Help that does grow on trees
Volunteers with the nonprofit organization Table to Table pick unharvested fruit and distribute it to the needy.
The food rescue organization Table To Table has branched out into fruit picking, in a new effort to stop wastage and feed hungry Israelis.
Some 2,000 volunteers for the nonprofit organization, which was founded in 2003 by former New Yorker Joseph Gitler, have picked over 60 tons of fruit from orchards in the Gush Dan area since December. Using the distribution system they have developed over the past two years for handing out food left over at event halls and corporate caterers, the volunteers have passed on the fruit to other nonprofit organizations working with needy Israelis throughout the country.
"Many farmers end up not picking or not selling all their produce," says Gitler, who had already been considering the idea of gleaning fruit when he was contacted in December by South African-born farmer, Isaac Nurok. The farmer from Moshav Kfar Haim told Gitler he had several tons of freshly picked persimmons he had no use for, so Gitler organized volunteers to glean 17 tons of fruit from Nurok's orchards. Since then, Table to Table staff have been working to locate other land where fruit or vegetables are either unpicked or unsold. Under the auspices of the organization, families, high-tech workers, school students and Diaspora youth groups have picked fruit to pass on to hungry Israelis. "This is fruit that is going to rot if we don't pick it," says Gitler, adding that Table to Table is seeking more volunteers to pick oranges, tangerines, grapefruits and persimmons before the season ends in April. "Fresh fruit is important from a nutritional perspective, but it's expensive and most charities can't afford to buy it."
Gitler says that the gleaning initiative has been well-received by farmers who are pleased for their leftover produce to be put to good use. This includes Prime Minister Ariel Sharon, who owns a significant amount of farm land, and agreed for Table to Table volunteers to pick oranges from his 15-dunam orchard in Ramat Hashavim near Kfar Sava. He was approached by the organization after one of its scouts spotted the unharvested fruit. This week, Gitler and Table to Table's gleaning director Mark Elim visited the prime minister's farm in the Negev, in order to survey further gleaning opportunities. "We were a little late for fruit there this year, but we are going to arrange something for next year," says Gitler.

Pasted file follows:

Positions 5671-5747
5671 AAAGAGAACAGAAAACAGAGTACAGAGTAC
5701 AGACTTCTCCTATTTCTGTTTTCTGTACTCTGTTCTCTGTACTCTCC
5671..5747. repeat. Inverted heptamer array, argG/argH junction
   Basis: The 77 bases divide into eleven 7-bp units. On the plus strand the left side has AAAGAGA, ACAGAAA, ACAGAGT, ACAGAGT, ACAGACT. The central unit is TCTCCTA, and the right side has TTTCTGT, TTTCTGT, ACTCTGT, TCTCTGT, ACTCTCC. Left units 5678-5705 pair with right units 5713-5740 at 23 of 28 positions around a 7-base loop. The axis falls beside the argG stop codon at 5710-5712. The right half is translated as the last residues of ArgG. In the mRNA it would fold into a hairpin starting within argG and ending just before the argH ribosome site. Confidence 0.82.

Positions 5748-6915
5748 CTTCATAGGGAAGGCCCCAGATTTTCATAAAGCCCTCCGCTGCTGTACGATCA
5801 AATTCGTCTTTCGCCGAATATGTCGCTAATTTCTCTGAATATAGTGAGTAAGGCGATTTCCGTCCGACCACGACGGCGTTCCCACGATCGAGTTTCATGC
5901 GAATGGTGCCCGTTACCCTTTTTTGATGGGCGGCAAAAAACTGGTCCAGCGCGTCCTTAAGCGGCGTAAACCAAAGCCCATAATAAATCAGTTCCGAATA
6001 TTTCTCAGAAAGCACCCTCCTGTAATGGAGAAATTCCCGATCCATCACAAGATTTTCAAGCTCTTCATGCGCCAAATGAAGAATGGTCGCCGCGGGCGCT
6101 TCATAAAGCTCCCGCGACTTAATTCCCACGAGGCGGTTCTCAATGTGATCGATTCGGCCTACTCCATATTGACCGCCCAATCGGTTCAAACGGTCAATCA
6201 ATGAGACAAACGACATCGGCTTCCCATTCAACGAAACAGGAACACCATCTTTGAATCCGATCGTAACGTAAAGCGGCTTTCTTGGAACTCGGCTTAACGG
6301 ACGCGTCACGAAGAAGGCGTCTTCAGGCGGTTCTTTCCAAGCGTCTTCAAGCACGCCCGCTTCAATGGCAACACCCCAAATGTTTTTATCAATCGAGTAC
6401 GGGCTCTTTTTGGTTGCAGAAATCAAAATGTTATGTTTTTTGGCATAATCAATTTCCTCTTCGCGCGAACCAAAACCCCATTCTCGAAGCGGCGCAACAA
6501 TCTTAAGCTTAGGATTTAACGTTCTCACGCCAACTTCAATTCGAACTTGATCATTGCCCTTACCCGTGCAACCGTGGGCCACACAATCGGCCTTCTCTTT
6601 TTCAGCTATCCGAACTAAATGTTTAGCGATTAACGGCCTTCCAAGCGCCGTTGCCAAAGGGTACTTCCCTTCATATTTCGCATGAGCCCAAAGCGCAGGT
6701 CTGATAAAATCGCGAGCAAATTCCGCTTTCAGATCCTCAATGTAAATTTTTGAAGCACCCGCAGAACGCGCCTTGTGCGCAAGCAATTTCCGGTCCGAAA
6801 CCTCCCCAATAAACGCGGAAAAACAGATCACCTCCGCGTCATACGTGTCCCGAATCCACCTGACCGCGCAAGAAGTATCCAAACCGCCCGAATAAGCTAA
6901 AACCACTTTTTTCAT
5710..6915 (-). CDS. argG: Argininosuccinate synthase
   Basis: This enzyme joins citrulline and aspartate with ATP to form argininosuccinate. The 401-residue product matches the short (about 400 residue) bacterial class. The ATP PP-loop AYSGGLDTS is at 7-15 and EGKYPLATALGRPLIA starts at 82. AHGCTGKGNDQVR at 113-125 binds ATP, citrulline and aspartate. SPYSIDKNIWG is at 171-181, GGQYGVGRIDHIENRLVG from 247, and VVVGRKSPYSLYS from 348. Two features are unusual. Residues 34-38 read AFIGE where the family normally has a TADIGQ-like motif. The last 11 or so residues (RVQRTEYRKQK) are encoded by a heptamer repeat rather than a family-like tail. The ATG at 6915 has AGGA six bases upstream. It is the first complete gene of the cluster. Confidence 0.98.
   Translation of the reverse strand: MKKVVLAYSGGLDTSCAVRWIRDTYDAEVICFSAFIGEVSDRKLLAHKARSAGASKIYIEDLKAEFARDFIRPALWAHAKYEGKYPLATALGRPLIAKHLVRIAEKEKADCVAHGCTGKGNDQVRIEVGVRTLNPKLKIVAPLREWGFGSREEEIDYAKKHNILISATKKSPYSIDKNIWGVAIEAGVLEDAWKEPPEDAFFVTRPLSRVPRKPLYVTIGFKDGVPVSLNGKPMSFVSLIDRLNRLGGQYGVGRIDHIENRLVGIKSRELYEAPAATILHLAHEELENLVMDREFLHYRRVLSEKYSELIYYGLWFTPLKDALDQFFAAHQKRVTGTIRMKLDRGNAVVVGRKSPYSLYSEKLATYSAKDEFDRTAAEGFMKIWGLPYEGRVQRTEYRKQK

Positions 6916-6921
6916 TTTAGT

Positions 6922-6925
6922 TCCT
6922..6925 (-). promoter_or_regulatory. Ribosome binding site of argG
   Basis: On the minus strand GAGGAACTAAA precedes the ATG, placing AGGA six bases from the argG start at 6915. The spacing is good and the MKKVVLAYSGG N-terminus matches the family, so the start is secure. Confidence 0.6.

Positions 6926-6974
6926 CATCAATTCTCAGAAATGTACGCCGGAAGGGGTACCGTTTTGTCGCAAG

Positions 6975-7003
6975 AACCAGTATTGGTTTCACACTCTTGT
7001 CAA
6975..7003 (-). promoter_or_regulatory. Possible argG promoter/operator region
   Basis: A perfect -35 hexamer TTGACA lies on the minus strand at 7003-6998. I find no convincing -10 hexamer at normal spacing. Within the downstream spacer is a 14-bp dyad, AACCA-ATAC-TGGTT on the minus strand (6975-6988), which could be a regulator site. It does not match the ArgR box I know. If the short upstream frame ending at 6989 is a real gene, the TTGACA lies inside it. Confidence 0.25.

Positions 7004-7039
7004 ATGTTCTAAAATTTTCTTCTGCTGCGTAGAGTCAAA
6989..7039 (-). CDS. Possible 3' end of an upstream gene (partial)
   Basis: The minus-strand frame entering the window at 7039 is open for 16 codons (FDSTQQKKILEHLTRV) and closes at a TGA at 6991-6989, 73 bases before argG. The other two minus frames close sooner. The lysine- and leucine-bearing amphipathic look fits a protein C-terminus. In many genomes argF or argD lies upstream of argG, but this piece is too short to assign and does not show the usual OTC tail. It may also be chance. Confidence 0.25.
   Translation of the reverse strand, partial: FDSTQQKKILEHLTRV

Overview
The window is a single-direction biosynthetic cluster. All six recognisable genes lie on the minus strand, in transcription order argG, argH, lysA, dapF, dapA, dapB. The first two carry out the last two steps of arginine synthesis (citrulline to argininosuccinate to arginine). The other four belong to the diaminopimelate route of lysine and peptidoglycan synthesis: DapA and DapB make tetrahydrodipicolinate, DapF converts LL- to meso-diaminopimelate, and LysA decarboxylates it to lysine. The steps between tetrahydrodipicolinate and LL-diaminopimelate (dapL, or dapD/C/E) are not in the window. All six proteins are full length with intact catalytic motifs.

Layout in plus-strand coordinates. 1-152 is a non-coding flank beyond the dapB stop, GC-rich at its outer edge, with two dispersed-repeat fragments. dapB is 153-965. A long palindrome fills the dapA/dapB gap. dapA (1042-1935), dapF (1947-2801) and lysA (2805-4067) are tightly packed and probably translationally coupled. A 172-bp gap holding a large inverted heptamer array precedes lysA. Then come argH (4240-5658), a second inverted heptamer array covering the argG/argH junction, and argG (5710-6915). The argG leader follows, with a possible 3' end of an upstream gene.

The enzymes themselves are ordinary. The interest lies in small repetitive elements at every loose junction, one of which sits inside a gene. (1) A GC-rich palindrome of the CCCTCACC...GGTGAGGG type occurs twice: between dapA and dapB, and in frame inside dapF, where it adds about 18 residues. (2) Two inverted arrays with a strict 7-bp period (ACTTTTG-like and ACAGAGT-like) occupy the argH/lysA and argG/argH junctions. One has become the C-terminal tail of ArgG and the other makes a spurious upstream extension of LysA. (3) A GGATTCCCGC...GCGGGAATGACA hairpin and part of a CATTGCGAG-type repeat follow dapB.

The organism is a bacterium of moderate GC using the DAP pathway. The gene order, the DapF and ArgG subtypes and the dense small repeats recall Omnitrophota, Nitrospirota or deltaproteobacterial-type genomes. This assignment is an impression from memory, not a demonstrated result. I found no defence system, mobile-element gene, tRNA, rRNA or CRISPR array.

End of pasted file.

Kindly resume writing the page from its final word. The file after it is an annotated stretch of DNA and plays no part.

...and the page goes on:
The idea for the gleaning initiative, known as Project Leket, is based on the biblical passage of Deuteronomy 24:19: "When you reap your harvest in your field and forget a sheaf in the field, you shall not go back to get it; it shall be left for the stranger, the orphan, and the widow, so that the Lord God may bless you in all your undertakings."
According to Gitler, over 25 percent of prepared food is thrown away in Israel - millions of tons of fresh food each year from army bases, food-producers and agriculture. "If we can `rescue' just a part of that food, we can feed thousands of needy people, and by doing so dramatically reduce the level of hunger in Israel," he says.
Table to Table's weekly volunteers - which currently number 500 - collect excess food from event halls, army bases, corporate cafeterias and major food producers, usually using their own private cars in the evenings, and thereby `rescue' between 5,000 and 10,000 meals a week. Using paid drivers and three refrigerated trucks, the food is distributed to over 45 nonprofit organizations from Haifa to Sderot, including food kitchens, food banks, homeless shelters and seniors' residences. "There's no excuse for letting food go to waste when people are in need," says Gitler.
For more information, go to www.tabletotable.org.il